Subjects -> LAW (Total: 1492 journals)
    - CIVIL LAW (36 journals)
    - CONSTITUTIONAL LAW (50 journals)
    - CORPORATE LAW (90 journals)
    - CRIMINAL LAW (26 journals)
    - CRIMINOLOGY AND LAW ENFORCEMENT (151 journals)
    - FAMILY AND MATRIMONIAL LAW (23 journals)
    - INTERNATIONAL LAW (188 journals)
    - JUDICIAL SYSTEMS (22 journals)
    - LAW (897 journals)
    - LAW: GENERAL (9 journals)

INTERNATIONAL LAW (188 journals)                     

Showing 1 - 188 of 188 Journals sorted alphabetically
Acta Juridica Hungarica     Full-text available via subscription   (Followers: 6)
African Journal of International and Comparative Law     Hybrid Journal   (Followers: 18)
African Yearbook of International Law Online : Annuaire Africain de droit international Online     Hybrid Journal   (Followers: 11)
Afrilex     Open Access   (Followers: 5)
Agora International Journal of Juridical Sciences     Open Access   (Followers: 3)
AJIL Unbound     Open Access  
American Business Law Journal     Hybrid Journal   (Followers: 24)
American Journal of International Law     Hybrid Journal   (Followers: 64)
American University International Law Review     Open Access   (Followers: 11)
Annuaire Français de Droit International     Full-text available via subscription   (Followers: 2)
Annual Review of Law and Social Science     Full-text available via subscription   (Followers: 14)
Annual Survey of International & Comparative Law     Open Access   (Followers: 14)
Antitrust Chronicle - Competition Policy International     Full-text available via subscription   (Followers: 6)
Anuario Colombiano de Derecho Internacional     Open Access  
Anuario de Derechos Humanos     Open Access  
Anuario Español de Derecho Internacional     Full-text available via subscription   (Followers: 1)
Anuario español de derecho internacional privado     Partially Free  
Anuario Iberoamericano de Derecho Internacional Penal     Open Access   (Followers: 1)
Anuario Mexicano de Derecho Internacional     Open Access   (Followers: 1)
Arbitration International     Full-text available via subscription   (Followers: 22)
ASA Bulletin     Full-text available via subscription   (Followers: 5)
Asia-Pacific Journal of Ocean Law and Policy     Hybrid Journal  
Asian International Arbitration Journal     Full-text available via subscription   (Followers: 4)
Asian Journal of Comparative Law     Hybrid Journal   (Followers: 11)
Asian Journal of International Law     Hybrid Journal   (Followers: 18)
Australasian Policing     Full-text available via subscription   (Followers: 6)
Australian International Law Journal     Full-text available via subscription   (Followers: 22)
Australian Journal of Asian Law     Full-text available via subscription   (Followers: 4)
Austrian Review of International and European Law Online     Hybrid Journal   (Followers: 5)
Baltic Yearbook of International Law Online     Hybrid Journal   (Followers: 4)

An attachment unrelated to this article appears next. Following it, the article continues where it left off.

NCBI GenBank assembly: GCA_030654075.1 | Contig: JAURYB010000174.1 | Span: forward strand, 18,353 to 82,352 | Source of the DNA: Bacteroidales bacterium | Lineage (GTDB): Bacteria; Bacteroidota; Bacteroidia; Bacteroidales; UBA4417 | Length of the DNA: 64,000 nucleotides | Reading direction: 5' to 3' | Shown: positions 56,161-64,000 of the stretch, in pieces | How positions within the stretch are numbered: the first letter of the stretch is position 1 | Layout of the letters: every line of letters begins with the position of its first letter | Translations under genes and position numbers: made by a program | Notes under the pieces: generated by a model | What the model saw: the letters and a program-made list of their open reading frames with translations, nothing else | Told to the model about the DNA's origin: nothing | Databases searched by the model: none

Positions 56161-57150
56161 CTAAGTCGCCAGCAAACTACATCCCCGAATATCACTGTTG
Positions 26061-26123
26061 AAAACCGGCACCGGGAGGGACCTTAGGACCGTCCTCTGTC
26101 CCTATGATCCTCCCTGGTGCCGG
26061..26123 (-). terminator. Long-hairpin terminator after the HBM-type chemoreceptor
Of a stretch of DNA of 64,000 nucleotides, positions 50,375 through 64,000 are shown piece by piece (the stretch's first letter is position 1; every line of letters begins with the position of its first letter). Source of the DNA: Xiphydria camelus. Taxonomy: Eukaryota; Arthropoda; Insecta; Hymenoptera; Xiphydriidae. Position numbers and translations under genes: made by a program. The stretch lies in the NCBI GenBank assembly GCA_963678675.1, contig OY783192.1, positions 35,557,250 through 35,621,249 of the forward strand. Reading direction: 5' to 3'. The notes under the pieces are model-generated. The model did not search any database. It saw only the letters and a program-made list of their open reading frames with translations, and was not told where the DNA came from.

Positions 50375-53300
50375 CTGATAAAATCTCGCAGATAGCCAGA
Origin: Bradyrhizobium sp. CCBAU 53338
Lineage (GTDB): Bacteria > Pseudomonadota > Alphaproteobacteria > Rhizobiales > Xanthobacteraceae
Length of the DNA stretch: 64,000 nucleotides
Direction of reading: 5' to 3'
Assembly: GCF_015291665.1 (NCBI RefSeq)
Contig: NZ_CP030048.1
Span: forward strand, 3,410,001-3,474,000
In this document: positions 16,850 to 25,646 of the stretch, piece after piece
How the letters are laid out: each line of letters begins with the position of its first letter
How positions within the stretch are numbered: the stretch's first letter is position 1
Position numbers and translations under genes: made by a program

Berkeley Journal of International Law     Open Access   (Followers: 23)
Boletin Mexicano de Derecho Comparado     Open Access   (Followers: 2)
Boston College International & Comparative Law Review     Open Access   (Followers: 13)
Brigham Young University International Law and Management Review     Open Access   (Followers: 2)
British Yearbook of International Law     Hybrid Journal   (Followers: 35)
Brooklyn Journal of International Law     Open Access   (Followers: 5)
California Western International Law Journal     Open Access   (Followers: 5)
Canadian Yearbook of International Law / Annuaire canadien de droit international     Full-text available via subscription   (Followers: 3)
Cape Town Convention Journal     Open Access  
Case Western Reserve Journal of International Law     Full-text available via subscription   (Followers: 5)
Chicago Journal of International Law     Full-text available via subscription   (Followers: 8)
Chinese Journal of Environmental Law     Hybrid Journal  
Chinese Journal of Global Governance     Open Access   (Followers: 3)
Chinese Journal of International Law     Hybrid Journal   (Followers: 24)
Climate law     Hybrid Journal   (Followers: 5)
Columbia Journal of Transnational Law     Open Access   (Followers: 9)
Common Law World Review     Full-text available via subscription   (Followers: 18)
Commonwealth Law Bulletin     Hybrid Journal   (Followers: 13)
Comparative and International Law Journal of Southern Africa     Full-text available via subscription   (Followers: 4)
Comparative Strategy     Hybrid Journal   (Followers: 10)
Computer Law Review International     Hybrid Journal   (Followers: 1)
Contemporary Security Policy     Hybrid Journal   (Followers: 19)
Cornell International Law Journal     Open Access   (Followers: 5)
Corporate Governance An International Review     Hybrid Journal   (Followers: 18)
Criterios     Open Access  
Denver Journal of International Law and Policy     Full-text available via subscription   (Followers: 5)
Deusto Journal of Human Rights     Open Access  
Duke Journal of Comparative & International Law     Open Access   (Followers: 17)
European Business Law Review     Full-text available via subscription   (Followers: 15)
European Company Law     Full-text available via subscription   (Followers: 12)
European Foreign Affairs Review     Full-text available via subscription   (Followers: 34)
European Journal for Security Research     Hybrid Journal   (Followers: 1)
European Journal of International Law     Hybrid Journal   (Followers: 222)